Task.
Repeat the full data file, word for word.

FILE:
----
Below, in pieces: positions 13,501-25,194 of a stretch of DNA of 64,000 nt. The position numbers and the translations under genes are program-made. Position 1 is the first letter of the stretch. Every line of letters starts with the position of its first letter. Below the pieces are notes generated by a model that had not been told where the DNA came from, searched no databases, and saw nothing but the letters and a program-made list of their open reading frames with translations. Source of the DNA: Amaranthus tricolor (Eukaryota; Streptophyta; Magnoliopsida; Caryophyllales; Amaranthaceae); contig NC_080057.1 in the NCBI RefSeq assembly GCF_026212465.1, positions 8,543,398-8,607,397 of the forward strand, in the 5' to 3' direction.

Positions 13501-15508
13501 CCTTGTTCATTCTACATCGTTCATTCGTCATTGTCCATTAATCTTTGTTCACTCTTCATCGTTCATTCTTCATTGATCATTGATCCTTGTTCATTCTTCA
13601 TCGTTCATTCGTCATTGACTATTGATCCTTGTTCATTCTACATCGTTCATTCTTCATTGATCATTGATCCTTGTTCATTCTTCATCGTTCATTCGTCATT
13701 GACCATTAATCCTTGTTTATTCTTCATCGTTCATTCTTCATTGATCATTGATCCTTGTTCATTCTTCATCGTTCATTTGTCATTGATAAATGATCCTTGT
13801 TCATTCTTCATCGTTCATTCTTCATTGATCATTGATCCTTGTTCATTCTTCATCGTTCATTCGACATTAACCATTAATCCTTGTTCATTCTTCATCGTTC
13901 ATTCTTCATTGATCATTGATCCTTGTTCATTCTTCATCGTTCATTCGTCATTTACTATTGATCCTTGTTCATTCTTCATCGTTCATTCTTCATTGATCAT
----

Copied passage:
Below, in pieces: positions 13,501-25,194 of a stretch of DNA of 64,000 nt. The position numbers and the translations under genes are program-made. Position 1 is the first letter of the stretch. Every line of letters starts with the position of its first letter. Below the pieces are notes generated by a model that had not been told where the DNA came from, searched no databases, and saw nothing but the letters and a program-made list of their open reading frames with translations. Source of the DNA: Amaranthus tricolor (Eukaryota; Streptophyta; Magnoliopsida; Caryophyllales; Amaranthaceae); contig NC_080057.1 in the NCBI RefSeq assembly GCF_026212465.1, positions 8,543,398-8,607,397 of the forward strand, in the 5' to 3' direction.

Positions 13501-15508
13501 CCTTGTTCATTCTACATCGTTCATTCGTCATTGTCCATTAATCTTTGTTCACTCTTCATCGTTCATTCTTCATTGATCATTGATCCTTGTTCATTCTTCA
13601 TCGTTCATTCGTCATTGACTATTGATCCTTGTTCATTCTACATCGTTCATTCTTCATTGATCATTGATCCTTGTTCATTCTTCATCGTTCATTCGTCATT
13701 GACCATTAATCCTTGTTTATTCTTCATCGTTCATTCTTCATTGATCATTGATCCTTGTTCATTCTTCATCGTTCATTTGTCATTGATAAATGATCCTTGT
13801 TCATTCTTCATCGTTCATTCTTCATTGATCATTGATCCTTGTTCATTCTTCATCGTTCATTCGACATTAACCATTAATCCTTGTTCATTCTTCATCGTTC
13901 ATTCTTCATTGATCATTGATCCTTGTTCATTCTTCATCGTTCATTCGTCATTTACTATTGATCCTTGTTCATTCTTCATCGTTCATTCTTCATTGATCAT